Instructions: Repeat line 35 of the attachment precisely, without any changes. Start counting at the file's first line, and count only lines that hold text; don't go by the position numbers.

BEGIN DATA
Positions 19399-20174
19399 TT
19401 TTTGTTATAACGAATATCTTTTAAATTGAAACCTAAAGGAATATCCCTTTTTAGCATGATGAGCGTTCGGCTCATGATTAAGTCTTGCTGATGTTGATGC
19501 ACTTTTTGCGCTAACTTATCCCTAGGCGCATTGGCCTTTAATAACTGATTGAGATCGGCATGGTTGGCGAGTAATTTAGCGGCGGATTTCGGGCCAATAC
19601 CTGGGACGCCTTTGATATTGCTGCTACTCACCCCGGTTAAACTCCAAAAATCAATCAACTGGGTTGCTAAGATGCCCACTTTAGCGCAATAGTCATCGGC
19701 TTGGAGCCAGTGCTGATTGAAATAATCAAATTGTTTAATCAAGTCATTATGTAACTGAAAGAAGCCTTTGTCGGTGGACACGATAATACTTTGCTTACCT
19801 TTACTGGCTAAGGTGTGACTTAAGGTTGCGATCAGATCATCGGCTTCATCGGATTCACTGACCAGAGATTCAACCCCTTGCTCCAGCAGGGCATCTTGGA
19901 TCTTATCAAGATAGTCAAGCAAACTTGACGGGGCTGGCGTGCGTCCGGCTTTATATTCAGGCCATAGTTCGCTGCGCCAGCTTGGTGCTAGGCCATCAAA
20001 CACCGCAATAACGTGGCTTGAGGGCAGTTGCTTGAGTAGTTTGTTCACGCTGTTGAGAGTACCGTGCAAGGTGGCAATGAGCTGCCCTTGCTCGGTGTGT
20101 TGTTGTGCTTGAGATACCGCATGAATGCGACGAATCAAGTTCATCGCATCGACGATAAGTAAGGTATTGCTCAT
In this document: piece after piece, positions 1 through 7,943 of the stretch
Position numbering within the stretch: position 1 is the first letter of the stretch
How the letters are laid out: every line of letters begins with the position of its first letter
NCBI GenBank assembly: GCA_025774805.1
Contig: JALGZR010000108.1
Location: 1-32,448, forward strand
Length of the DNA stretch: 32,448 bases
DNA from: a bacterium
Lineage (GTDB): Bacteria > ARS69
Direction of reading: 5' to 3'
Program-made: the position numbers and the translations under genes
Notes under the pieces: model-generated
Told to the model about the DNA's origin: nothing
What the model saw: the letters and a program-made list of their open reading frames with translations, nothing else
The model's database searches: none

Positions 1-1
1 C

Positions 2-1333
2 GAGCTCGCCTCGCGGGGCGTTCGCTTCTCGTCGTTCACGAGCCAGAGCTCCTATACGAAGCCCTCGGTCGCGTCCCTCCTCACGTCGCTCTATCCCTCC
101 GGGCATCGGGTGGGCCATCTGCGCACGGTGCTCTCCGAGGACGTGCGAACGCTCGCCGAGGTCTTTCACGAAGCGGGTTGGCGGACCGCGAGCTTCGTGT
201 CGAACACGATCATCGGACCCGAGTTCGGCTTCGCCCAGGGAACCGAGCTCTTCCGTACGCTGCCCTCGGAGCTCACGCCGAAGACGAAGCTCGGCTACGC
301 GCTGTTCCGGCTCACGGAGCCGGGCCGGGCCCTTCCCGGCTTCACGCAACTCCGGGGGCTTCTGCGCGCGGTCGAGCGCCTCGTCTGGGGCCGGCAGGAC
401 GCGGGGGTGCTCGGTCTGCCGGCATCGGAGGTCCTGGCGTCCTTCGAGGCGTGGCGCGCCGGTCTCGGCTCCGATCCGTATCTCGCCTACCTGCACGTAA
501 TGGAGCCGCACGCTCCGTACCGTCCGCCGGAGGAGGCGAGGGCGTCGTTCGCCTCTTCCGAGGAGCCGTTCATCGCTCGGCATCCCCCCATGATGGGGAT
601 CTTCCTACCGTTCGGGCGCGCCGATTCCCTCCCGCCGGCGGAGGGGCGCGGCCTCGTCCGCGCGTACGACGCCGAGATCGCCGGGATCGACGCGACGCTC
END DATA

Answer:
601 CTTCCTACCGTTCGGGCGCGCCGATTCCCTCCCGCCGGCGGAGGGGCGCGGCCTCGTCCGCGCGTACGACGCCGAGATCGCCGGGATCGACGCGACGCTC